3.3 Arrow functions and the polymorphic this operator

Arrow functions expressions allow us to declare functions in a more compact way and have been designed to work particularly well when working with callbacks.

Getting Ready

All you need to be able to use arrow functions and the polymorphic this operator is an installation of TypeScript version 2.0 or higher.

How to do it…

It is common to encounter issues caused because the this operator is pointing to the wrong object when working with event handlers and callbacks:

class Form {
	
	constructor(){
		this.initializeEvents();
	}
	
	initializeEvents() {
		$('#submitBtn').on('click', function() {
			this.onSubmit(); // Error
		});
	}
	
	onSubmit() {
		// ...
	}
}

We can solve this issue by using an arrow function:

class Form {

	constructor(){
		this.initializeEvents();
	}
	
	initializeEvents() {
		$('#submitBtn').on('click', () => {
			this.onSubmit(); // OK
		});
	}
	
	onSubmit() {
		// ...
	}
}

How it works…

The this operator points to a class when it is accessed from one of the methods of the class but if we define a new function inside of one of its methods the this operator starts to point to the new function when inside it. Inside the event handler for the click event the this operator is not pointing to the Form class; it is pointing to the event handler function. This explains why the onSubmit method can not be found. In the second example we used an arrow function to declare the event handler. If we take a look to the generated JavaScript output, we will be able to see that the TypeScript compiler used a variable named _this to have reference to the Form class from the event handler:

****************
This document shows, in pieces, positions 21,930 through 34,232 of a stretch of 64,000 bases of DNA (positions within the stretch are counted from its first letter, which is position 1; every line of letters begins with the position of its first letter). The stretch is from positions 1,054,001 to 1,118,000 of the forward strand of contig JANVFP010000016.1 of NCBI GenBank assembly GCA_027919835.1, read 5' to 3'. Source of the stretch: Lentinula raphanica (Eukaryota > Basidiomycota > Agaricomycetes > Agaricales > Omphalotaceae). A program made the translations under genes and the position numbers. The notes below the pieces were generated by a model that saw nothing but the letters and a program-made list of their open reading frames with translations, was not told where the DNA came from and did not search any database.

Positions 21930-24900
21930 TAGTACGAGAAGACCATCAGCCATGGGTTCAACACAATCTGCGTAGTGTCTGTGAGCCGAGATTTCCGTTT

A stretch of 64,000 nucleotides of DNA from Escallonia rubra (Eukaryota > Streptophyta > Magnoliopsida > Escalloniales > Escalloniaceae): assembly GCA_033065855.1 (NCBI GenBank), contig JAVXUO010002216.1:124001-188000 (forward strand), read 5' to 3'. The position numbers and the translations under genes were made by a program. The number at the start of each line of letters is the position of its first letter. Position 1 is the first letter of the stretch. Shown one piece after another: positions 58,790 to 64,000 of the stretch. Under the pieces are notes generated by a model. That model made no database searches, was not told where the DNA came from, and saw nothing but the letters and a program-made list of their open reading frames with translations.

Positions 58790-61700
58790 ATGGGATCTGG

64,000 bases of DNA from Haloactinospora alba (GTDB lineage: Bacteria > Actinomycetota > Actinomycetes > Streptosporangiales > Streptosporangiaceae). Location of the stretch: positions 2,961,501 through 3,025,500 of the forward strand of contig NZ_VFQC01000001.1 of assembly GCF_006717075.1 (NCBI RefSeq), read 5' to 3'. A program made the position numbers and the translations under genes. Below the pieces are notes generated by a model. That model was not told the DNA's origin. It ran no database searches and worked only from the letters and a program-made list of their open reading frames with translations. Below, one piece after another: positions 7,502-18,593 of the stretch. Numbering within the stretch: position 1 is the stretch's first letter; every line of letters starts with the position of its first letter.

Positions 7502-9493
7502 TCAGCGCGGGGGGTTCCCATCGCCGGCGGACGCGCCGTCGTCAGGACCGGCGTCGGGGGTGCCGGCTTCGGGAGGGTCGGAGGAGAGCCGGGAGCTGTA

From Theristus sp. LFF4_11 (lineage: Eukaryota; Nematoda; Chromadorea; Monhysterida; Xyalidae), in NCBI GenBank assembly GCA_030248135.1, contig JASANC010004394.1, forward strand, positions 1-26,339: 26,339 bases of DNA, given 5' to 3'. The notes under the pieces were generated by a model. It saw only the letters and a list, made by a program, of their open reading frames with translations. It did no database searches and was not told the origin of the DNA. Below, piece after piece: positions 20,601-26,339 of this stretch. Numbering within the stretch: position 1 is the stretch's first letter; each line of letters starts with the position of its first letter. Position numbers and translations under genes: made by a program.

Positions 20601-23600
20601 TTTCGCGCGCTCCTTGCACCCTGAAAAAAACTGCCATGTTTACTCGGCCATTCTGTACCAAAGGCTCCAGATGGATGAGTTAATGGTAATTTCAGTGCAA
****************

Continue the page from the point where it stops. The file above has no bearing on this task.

Form.prototype.initializeEvents = function () {
  var _this = this;
  $('#submitBtn').on('click', function () {
    _this.onSubmit();
  });
};

There’s more…

TypeScript 1.7 introduces a new feature known as polymorphic this operator which allow us to use the this operator as the return type of the methods of a class:

class Binding {
	private _scope: string;
	
	inSingletonScope(): this {
	  this._scope = 'singleton';
	  return this;
	}
	
	inTransientScope(): this {
	  this._scope = "transient";
	  return this;
	}
	
	onActivation(cb: () => void) {
	  cb();
	}
}

This new feature makes it easier to write fluent interfaces:

const binding = new Binding().inSingletonScope().onActivation(() => {
    console.log('activating...');
  });

Source Code

Arrow functions and the polymorphic this operator

See also

Please refer to the Mozilla developer network to learn more about all the rules that are involved in the behavior of the this operator at https://developer.mozilla.org/en-US/docs/Web/JavaScript/Reference/Operators/this


Shiv Kushwaha

Author/Programmer